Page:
They were spraying very precisely on a concrete wall where the sections that should remain „smooth" were covered with the aid of face molds. Both the concrete surfaces roughened by means of sandblasting and the untreated ones, even remained otherwise completely untreated until after the assembly at the Zölly high-rise construction site in Zurich, because the concrete components will only be permanently treated with a hydrophobic agent after the completion of all construction works. This is due to the erection scaffolds which are growing together with the building at the construction site and leave unavoidable dirt stains starting from the wall anchor points. The hydrophobic treatment makes only sense after dismounting of all scaffolds and an extensive cleaning of all façade elements.
Along with the growing number of stories, the scaffolds around the building also climbed up. However, all façade areas completed remained accessible via the elongated external elevators following each other precisely. A chemical technician of Nägelebau was responsible for washing the mentioned soilings and stains off using Rheofinish Ex, a phosphoric acid product made by BASF Construction Chemicals for acid-washing. The corrosive chemical can be well applied in the open air as it does not tend to evaporate excessively - in particular at lower temperatures. However, the skills of the concrete technician are needed here. As the acid may only react for a short while on the completely untreated concrete surface, he has to start quickly to neutralize it again with water. Whereas he can let it take effect for a longer period on the sandblasted sections, because the haptic effect is similar in the end. The profundity of effects can be controlled by the residence time or by the concentration.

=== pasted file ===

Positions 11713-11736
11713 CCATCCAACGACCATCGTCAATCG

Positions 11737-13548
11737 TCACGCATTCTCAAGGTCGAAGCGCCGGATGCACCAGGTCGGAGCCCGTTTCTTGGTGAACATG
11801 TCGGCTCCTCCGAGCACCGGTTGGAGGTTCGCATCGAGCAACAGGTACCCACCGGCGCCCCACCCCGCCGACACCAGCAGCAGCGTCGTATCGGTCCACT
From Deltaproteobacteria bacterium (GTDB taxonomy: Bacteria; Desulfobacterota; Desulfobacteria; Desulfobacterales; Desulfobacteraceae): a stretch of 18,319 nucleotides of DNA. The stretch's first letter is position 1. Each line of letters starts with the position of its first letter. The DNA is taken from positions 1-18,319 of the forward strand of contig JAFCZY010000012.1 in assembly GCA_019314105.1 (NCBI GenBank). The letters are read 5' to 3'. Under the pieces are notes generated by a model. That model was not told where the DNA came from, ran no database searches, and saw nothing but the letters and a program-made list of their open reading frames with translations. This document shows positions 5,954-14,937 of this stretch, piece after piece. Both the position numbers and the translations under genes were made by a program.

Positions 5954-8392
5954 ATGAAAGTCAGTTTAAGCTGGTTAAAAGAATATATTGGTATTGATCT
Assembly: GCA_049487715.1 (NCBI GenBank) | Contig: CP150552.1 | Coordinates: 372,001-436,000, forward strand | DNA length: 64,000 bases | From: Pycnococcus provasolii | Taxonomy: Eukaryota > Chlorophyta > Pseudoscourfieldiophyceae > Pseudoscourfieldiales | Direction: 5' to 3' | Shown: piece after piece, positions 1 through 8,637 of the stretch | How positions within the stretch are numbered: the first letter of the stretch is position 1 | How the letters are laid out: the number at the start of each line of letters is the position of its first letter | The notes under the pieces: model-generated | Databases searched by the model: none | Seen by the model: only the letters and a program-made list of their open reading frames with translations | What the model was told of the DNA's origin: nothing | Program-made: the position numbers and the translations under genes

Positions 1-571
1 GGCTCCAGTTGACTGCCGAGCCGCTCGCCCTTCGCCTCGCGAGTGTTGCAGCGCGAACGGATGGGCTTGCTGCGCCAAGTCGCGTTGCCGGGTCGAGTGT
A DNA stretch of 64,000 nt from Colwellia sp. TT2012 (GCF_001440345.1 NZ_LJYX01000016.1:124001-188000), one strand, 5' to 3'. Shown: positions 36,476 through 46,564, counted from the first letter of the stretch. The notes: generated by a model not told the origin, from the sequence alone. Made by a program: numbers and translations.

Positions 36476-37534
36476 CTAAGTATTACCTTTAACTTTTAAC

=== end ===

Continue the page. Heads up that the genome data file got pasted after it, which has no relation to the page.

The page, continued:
Dependent on the manufacturing process, there is generally a smaller amount of aggregates in outer parts of the hardened cement paste than more inside. The hardened cement is removed when etching or sandblasting as far as the so-called canopy structure has been reached. This also explains the noticeable offset between the treated and untreated sections. Furthermore, the cement residues of the aggregates exposed after sandblasting are washed off in the acid-washing process which has the rough surface appear in an even more sculptural way.
Faster and better with chemicals
The times when concrete was allowed a period of 21 days for hardening are gone meanwhile, in particular in precast concrete construction. Usually, the precast concrete elements have one night to harden in a heated curing chamber and then the formwork is removed at the following day in order to treat the surface directly. This is not possible without the appropriate additives and admixtures ensuring an optimum pore size, a perfect rheological behaviour or a uniform acid resistance of the cast stone. Actually, they make certain projects possible at all, like these homogeneous precast elements with two different surfaces, for example. Robert Mehl, Aachen http://www.bft-online.info